The proposal from Brightline is to build a 13+ mile commuter rail line in conjunction with Miami-Dade County and FDOT. I suspect tickets for the commuter train service will be lower than the faster, fewer stops Brightline service.

      With respect to your comments on the $345 million cost, that’s the pretty all-inclusive capital cost, much more than just one train station.

      Lots of people will ride the train given south Florida increasing density and traffic congestion. Plus you will have convenient connections to trains to and from Orlando.

    • George B Reply

      March 27, 2021 at 10:58 am

      No I would much rather this $345 million be spent on rail infrastructure potentially benefiting 3 different counties then close to 1 billion dollars being spent on redoing a mile of the 836 into a giant cluster fuck.

  3. Tec Reply

    March 25, 2021 at 2:02 pm

    Most commonsense people, that want to move around Florida. Folks that don’t want to sit in traffic jams. Folks that understand what being a great steward of resources. Transit oriented development will come. This a great step for Florida’s survival.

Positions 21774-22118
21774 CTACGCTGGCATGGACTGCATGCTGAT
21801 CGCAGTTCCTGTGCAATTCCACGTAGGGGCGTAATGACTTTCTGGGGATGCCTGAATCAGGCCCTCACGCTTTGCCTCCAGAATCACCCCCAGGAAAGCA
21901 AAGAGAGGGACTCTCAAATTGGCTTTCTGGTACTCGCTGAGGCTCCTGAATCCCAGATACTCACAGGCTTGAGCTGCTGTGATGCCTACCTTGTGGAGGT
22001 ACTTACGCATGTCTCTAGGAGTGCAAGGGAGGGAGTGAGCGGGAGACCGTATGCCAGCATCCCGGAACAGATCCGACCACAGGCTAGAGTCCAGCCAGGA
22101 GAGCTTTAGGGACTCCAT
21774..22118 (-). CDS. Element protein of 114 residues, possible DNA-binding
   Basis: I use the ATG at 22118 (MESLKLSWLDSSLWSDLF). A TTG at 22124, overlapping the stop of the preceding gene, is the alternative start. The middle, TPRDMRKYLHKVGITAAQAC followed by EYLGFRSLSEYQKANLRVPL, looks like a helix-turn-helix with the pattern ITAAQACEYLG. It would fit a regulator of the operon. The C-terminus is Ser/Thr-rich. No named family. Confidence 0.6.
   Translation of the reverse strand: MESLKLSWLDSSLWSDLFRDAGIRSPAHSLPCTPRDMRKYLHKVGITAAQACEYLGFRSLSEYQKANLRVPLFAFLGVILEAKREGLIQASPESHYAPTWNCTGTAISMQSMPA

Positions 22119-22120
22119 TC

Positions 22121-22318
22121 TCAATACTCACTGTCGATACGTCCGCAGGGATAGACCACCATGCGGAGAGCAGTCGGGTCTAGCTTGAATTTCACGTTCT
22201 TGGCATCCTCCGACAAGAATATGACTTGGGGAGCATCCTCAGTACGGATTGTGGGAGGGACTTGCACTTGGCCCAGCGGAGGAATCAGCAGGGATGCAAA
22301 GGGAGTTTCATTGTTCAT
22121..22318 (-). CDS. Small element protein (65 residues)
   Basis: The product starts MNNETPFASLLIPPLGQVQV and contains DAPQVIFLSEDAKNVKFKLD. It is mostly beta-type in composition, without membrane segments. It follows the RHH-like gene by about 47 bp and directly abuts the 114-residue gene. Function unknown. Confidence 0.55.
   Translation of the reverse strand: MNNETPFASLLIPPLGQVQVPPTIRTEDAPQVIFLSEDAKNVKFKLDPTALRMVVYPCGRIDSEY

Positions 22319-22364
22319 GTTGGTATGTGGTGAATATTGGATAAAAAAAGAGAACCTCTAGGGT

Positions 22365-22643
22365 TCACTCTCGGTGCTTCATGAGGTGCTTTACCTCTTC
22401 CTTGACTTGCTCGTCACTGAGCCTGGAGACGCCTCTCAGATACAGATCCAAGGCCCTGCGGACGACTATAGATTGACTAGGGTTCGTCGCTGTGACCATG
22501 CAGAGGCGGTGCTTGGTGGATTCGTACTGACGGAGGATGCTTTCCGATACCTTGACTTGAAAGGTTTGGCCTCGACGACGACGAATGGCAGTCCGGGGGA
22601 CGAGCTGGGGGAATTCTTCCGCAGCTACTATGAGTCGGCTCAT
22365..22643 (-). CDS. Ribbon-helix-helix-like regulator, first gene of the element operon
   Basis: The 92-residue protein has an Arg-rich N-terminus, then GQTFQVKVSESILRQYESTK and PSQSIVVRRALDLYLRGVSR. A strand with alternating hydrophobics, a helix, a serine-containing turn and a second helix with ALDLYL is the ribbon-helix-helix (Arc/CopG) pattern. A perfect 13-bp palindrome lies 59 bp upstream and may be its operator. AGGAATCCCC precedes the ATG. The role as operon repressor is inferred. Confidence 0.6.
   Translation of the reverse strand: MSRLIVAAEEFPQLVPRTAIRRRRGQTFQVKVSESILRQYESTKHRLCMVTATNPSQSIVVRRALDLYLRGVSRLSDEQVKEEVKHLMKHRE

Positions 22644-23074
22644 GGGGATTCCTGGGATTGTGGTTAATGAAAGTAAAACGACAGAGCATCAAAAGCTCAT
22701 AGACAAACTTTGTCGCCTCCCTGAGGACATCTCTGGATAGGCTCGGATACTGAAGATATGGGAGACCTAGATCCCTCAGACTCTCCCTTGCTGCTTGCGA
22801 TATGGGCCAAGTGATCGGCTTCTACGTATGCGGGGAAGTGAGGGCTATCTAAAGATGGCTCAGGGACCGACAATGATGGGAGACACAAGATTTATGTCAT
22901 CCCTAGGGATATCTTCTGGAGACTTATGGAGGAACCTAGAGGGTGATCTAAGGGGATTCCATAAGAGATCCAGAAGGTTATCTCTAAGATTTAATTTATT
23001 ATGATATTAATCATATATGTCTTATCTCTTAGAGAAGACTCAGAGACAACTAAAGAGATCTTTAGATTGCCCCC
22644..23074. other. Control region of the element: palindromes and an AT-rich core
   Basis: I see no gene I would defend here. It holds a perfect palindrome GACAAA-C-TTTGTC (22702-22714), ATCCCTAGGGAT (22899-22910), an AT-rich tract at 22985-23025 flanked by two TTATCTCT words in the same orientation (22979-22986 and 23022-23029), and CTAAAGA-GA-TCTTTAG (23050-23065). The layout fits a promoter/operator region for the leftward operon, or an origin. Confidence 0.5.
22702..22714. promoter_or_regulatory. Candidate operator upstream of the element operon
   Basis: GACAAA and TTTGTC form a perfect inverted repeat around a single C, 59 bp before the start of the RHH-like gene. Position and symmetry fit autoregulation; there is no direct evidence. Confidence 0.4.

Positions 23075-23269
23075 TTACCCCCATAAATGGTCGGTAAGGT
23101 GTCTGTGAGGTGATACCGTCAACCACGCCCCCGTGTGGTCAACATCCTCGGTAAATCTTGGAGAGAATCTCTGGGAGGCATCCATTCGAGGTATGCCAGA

4. Charles. Emminger Reply

    March 25, 2021 at 4:41 pm

    I’d it possible to have bright line link up for travel to Miami and in and other cities between them

  5. Jeffrey Pletcher Reply

    March 26, 2021 at 6:41 pm

    Wish they’d find a name other than Northeast Corridor, to avoid confusion with the Corridor by the same (longstanding) name in the Northeast U.S.

  6. J T Reply

    March 27, 2021 at 9:47 pm

    “Northeast Floridor”? “Florida Northeaster”?

  7. Alonso Reply

    March 29, 2021 at 10:49 am

    What about the North corridor that is supposed to extend the metro rail to the stadium in Miami Gardens? I keep hearing that they need federal funding and yet never read about them attempting to apply for it

  8. Ana van Gilst Reply

    April 2, 2021 at 2:56 pm

    If the ticket costs the same as the $250/month I spend on gas+toll commuting from Coral Gables to Aventura I will happily pay for it. One of the things I miss the most about living in NJ and working in NYC is the “me” time I had on the train twice a day. I read, meditated, just looked out the window. Traffic in South Florida has been going from bad to worse for many years now. I will gladly pay for it and it can’t come fast enough. I wish I could find updates on the construction of the Aventura Station.

  9. David Newhouse Reply

    April 9, 2021 at 10:07 am

    This is great any big city-think nyc, Paris, and look London need mass traffic to survive. Otherwise gridlock.